Parents claim cover-up after fatal Network Rail safety lapse

 

The parents of two teenage girls killed at a level crossing six years ago have said that the individuals responsible for safety failures must be brought to justice, after Network Rail pleaded guilty to breaching health and safety laws yesterday.

Olivia Bazlinton, 14, and Charlotte Thompson, 13, were hit by a train in December 2005 after stepping onto a footpath crossing at Elsenham station in Essex. Lawyers for Network Rail admitted that the company had failed to carry out a sufficient risk assessment and to properly control protective measures at the site, at Basildon Magistrates' Court yesterday.

The girls' fathers also claimed that Network Rail had been responsible for a "cover-up" that stopped the truth about their liability coming to light after the incident.

The case will be referred to Chelmsford Crown Court for sentencing next month. District Judge John Woollard ruled that the maximum fine of £30,000 that could be ordered for the three offences was insufficient.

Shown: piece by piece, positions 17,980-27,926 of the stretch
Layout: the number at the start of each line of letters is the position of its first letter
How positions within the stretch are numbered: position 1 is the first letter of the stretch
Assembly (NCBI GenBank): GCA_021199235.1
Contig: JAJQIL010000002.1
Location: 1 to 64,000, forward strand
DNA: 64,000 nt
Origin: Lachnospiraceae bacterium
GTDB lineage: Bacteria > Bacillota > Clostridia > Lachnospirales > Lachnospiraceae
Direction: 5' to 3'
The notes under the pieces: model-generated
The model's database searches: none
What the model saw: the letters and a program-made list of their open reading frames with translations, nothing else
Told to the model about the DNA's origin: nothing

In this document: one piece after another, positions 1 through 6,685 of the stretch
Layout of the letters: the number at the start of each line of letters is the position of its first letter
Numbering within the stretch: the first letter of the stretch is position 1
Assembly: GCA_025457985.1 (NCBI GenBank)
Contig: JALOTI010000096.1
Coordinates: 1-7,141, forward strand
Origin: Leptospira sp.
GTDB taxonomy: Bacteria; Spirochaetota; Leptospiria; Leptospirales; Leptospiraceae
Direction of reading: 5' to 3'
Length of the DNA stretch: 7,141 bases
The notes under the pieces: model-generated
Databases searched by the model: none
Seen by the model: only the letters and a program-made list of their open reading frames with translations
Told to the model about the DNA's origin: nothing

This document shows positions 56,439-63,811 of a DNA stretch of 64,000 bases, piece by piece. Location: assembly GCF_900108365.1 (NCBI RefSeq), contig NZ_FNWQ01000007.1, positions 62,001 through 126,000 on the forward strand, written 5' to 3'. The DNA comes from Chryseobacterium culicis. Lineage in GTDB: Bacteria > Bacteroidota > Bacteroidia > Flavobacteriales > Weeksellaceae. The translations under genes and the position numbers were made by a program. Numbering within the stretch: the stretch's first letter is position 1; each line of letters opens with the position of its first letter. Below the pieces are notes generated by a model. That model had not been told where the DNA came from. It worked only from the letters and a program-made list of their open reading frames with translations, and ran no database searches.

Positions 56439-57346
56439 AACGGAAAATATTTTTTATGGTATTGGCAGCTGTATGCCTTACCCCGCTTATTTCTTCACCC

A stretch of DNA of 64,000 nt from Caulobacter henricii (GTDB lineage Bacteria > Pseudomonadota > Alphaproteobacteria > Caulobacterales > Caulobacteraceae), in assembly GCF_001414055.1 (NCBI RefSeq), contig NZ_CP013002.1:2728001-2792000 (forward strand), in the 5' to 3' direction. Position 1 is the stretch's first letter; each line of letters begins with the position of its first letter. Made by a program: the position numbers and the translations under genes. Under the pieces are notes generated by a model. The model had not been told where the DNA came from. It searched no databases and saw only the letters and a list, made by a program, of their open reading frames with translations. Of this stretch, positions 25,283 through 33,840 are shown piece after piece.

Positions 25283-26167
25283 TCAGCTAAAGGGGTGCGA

The conviction comes after the Office for Rail Regulation reopened its prosecution of Network Rail following pressure from the girls' parents and the Transport Salaried Staff Association, amid claims that two safety documents were not disclosed to the Essex Coroner during the 2007 inquest.

Network Rail pleaded guilty to two charges under The Management of Health and Safety at Work Regulations 1999, and guilty to one charge under the Health and Safety at Work Act 1974.

Olivia's father, Chris Bazlinton, 63, said that any financial penalty for Network Rail would be merely "symbolic" and called for a truth and reconciliation meeting to find out what happened at Network Rail to delay their admission of guilt.

"People talk about justice," he said outside the court. "But there's no justice really. You can't bring Charlotte and Olivia back. But people must be brought to book. We need to make sure those who failed are named – otherwise there will be others who will think that they can fail and get away with it."

Network Rail's chief executive, David Higgins, apologised to the families and said that the company had reassessed all of the 6,500 level crossings in the UK and had closed 500 in recent years.